Drive the auto tour, go for a hike, hunt waterfowl, or stop in the visitor center. There is a lot to do at the refuge.
Visit - Plan Your Visit
Check out our winter programs!
Programs and Events
The Sacramento National Wildlife Refuge offers great waterfowl hunting.
Tule Greater White-fronted Geese
Tules are one of the two subspecies that winter here. They are mostly in the area on and near the Sacramento, Delevan, and Colusa Refuges.
Check out the Complex's wildlife
About the Complex
The Complex headquarters are located at Sacramento NWR, in Willows, CA.
Sacramento is managed as part of the Sacramento National Wildlife Refuge Complex.
Learn more about the complex
About the NWRS
The National Wildlife Refuge System, within the U.S. Fish and Wildlife Service, manages a national network of lands and waters set aside to conserve America’s fish, wildlife, and plants.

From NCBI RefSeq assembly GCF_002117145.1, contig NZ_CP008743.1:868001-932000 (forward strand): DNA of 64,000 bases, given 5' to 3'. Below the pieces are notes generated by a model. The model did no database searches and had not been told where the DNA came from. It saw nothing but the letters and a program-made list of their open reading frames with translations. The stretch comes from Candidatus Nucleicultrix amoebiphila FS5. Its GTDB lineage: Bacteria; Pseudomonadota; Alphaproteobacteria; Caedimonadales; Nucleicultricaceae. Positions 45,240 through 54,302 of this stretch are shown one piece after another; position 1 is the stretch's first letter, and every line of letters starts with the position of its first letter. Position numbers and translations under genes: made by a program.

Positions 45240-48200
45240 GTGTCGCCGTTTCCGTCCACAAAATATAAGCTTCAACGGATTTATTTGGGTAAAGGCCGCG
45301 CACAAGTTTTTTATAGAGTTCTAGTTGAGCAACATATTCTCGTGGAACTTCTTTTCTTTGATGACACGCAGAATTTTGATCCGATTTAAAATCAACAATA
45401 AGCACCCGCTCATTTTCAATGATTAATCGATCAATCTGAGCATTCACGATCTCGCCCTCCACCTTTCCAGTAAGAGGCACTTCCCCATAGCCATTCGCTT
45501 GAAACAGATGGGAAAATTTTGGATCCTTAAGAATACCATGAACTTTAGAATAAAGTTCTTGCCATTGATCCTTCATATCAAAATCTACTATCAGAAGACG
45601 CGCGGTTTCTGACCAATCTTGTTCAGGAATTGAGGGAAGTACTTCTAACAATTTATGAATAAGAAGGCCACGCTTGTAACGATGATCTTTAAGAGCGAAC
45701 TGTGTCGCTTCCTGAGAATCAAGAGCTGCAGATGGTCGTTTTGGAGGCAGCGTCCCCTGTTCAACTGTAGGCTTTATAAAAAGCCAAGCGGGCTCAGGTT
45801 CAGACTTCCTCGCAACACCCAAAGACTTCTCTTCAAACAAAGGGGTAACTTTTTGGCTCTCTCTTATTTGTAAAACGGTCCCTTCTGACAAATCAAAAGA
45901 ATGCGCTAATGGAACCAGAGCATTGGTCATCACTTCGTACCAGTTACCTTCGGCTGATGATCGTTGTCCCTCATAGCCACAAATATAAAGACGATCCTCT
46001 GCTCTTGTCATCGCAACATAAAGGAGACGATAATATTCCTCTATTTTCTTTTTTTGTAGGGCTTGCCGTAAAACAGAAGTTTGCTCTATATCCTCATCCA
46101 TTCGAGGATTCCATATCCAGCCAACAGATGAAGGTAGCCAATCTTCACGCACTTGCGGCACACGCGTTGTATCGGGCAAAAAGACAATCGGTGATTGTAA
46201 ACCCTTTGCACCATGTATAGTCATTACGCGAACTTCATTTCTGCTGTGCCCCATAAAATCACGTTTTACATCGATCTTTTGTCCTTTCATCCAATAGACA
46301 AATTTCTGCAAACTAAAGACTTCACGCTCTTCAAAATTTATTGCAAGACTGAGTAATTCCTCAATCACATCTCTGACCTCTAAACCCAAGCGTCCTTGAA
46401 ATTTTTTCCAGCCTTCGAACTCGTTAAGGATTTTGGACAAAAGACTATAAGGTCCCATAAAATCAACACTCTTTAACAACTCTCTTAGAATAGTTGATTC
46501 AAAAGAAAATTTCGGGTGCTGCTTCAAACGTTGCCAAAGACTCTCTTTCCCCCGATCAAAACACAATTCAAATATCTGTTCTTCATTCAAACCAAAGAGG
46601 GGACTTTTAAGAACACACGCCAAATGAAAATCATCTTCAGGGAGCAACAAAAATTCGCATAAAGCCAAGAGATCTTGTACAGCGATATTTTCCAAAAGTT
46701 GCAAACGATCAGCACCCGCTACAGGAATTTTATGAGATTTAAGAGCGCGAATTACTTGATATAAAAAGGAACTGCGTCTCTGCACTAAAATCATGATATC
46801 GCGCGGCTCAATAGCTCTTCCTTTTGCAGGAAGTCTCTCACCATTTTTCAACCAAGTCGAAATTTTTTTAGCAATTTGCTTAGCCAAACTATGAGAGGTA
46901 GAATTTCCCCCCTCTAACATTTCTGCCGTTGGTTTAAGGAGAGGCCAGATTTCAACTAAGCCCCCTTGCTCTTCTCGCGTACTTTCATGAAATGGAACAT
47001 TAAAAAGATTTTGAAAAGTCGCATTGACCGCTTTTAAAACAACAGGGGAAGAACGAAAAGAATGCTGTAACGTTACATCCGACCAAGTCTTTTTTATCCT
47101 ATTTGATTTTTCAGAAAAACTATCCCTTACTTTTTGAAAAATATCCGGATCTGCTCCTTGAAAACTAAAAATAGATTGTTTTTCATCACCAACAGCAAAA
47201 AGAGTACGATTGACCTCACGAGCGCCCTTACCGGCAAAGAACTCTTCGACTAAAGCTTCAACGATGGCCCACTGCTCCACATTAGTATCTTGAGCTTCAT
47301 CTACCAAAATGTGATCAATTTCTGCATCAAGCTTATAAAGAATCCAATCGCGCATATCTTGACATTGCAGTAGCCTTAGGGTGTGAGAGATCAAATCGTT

Learn more about the NWRS
Located approximately 1.25 hours from Sacramento off of Interstate 5. From Interstate 5, take exit #595 Road 68. At the County Road 68 and County Road 99W interchange, turn north (left) and travel approximately 1.5 miles to the refuge entrance. For southbound travelers, exit Interstate 5 at County Road 57 (exit #601). Turn east over the bypass to County Road 99W. Turn south (right) on 99W and drive approximately 4.5 miles to the refuge entrance.
*Putting the mailing address in most digital maps/GPS will put you in the wrong location.click here to find: Directional Maps to Refuge and to Hunter Check Station
The refuge is not equipped to take in or care for injured or orphaned animals. In Butte, Glenn, and Colusa Counties the Valley Oak Veterinary Center on Dr MLK Parkway in Chico accepts wildlife. In the Sacramento metropolitan area contact the Wildlife Care Association at 916-965-WILD(9453).
See a list of rehabilitators in CA
Did you know?
Often small groups of northern shovelers bring food to the surface by swimming rapidly in a circle while swinging their bills side to side. They strain aquatic vegetation, plankton, and tiny invertebrates through the comblike edges of their shovel-shaped bill.
Page Photo Credits All photos courtesy of USFWS unless otherwise noted., Steve Emmons
Last Updated: Oct 30, 2013